Before Downtown L.A.'s High Rises, Bunker Hill Was Simply HomeHistorians in the News
tags: Los Angeles, urban history, urban renewal
In the fall of 1964, Gordon Pattison stood in the hallway of the Castle on South Bunker Hill Avenue, the house his family had owned for close to thirty years. The decorative glass in the front door was covered with plywood, the crescent moon-shaped window over the door had disappeared, and a few dusty beads dangled from a formerly ornate glass chandelier above his head. Gordon's grandmother Margaret Henderson Pattison, who in 1937 had initially leased, then bought the house was gone. So too was Ollie Harp, who lived in the front room and managed the property for the family when Margaret passed away.
After years of wrangling, the City of Los Angeles' Community Redevelopment Agency had officially acquired the property. The building's last remaining tenants had been evicted and shortly thereafter, the Castle was surrounded by a chain link fence and abandoned.
Located on a hill overlooking downtown Los Angeles, Bunker Hill was a tight-knit community of individuals who gossiped in parlors and chatted over garden fences. Kids walked together each day to Fremont Avenue Elementary School, played baseball in the streets on Saturday and bought cold Pepsi-Cola for a dime at the deli on Third and Grand Avenue.
The neighborhood had been laid out in the 1860s. However, as the city grew and the original owners moved away, new families occupied the large houses and apartment buildings. The Hendersons came to Bunker Hill from Indiana in the early 1920s. The family initially settled in the Colonial Arms on 312 South Grand Avenue where Margaret's mother worked as the building manager. Margaret joined her family in 1932 with her husband and son. Forced to quit school in the eighth grade to take care of younger brothers and sisters, Margaret had few options back East. In Los Angeles, she got a job at Bullock's Department Store downtown and, like her mother, began managing apartment buildings on Bunker Hill. In a few short years, Margaret was juggling more than 60 units on the hill.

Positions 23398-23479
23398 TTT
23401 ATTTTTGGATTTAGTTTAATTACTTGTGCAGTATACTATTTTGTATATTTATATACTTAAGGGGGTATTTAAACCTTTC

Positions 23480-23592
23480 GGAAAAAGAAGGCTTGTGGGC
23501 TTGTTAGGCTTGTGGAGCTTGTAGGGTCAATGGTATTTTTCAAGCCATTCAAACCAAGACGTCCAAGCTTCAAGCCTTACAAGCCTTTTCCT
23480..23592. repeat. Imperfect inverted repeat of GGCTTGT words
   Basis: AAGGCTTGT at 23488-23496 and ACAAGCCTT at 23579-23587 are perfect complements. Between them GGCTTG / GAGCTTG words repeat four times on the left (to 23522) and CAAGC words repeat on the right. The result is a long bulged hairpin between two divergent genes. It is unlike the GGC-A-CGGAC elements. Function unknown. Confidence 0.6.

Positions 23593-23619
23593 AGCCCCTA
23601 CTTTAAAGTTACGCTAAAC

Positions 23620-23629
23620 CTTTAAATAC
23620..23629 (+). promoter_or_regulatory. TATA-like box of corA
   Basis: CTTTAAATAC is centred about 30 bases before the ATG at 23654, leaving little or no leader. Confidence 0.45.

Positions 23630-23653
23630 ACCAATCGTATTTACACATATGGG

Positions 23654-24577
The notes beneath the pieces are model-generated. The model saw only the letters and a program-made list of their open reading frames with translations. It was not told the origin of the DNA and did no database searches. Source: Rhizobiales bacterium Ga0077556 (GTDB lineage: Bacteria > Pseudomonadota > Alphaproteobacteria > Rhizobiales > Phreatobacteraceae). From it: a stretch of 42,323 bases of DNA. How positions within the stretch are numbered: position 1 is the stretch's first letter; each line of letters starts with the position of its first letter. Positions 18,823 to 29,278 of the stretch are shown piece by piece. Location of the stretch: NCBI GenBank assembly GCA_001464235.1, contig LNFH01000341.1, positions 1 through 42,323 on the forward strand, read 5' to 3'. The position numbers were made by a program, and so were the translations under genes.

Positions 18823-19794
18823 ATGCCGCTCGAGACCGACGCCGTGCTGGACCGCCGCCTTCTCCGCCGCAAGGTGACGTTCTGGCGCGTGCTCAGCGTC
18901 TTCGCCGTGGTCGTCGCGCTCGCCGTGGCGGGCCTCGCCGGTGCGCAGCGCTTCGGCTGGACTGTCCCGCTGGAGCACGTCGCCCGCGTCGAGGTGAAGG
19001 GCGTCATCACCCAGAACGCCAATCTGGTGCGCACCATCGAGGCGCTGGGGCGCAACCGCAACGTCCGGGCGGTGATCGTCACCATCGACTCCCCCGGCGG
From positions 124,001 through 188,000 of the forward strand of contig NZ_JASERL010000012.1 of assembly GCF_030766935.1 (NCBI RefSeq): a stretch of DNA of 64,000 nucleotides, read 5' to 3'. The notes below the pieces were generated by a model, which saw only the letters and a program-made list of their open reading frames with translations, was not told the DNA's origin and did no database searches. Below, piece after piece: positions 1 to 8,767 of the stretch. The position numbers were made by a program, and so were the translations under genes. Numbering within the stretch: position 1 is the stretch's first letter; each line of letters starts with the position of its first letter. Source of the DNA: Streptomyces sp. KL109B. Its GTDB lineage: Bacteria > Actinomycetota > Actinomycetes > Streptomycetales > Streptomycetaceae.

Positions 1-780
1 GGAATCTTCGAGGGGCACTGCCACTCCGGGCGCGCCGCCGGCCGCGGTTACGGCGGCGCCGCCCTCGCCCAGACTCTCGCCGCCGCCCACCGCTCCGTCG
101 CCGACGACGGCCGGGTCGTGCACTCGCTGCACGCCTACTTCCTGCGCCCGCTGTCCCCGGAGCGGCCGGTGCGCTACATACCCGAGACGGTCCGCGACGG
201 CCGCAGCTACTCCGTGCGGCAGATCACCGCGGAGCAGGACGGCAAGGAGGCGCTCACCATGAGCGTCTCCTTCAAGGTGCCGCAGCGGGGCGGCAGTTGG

In 1937, Margaret leased the Castle at 325 South Bunker Hill Avenue. Five years later, she bought the building. Built in the 1880s, the Castle was an elaborate Queen Anne with a tower, multiple gables and a wrap-around porch. It had been converted to a rooming house in 1902 and included fifteen individual units.
Margaret wasn't the only Henderson to purchase property on Bunker Hill. Her brother Willis bought a building at 339 South Bunker Hill Avenue called the Salt Box because of its similarity to an architectural style found in New England. Margaret's brother Lawrence owned the Crestholme Apartments on South Bunker Hill Avenue until the building was razed to make room for an extension of Fourth Street.
comments powered by Disqus
- Documentary on the Last Slave Ship to Arrive in the United States Takes on Questions of Memorializing Racist Violence
- The Underground Network of Ministers and Rabbis Aiding Abortion Access Before Roe
- At its 50th Reunion, La Raza Unida Asks How to Pass the Torch
- US Neglect of Puerto Rico is in the News, but the Main Historical Relationship has been Abuse
- Will SCOTUS Revisit the Second Class Citizenship of American Samoans?
- Sergey Radchenko on Putin's Mobilization Speech
- A Finnish Historian's Ambitious Rethinking of Native American History Draws Praise and Criticism
- National Archives Exhibition Challenges the Meritocratic, Democratic Myths of American Sports
- The Defeat of Identity Politics
- How Ideology Shapes America's View on the World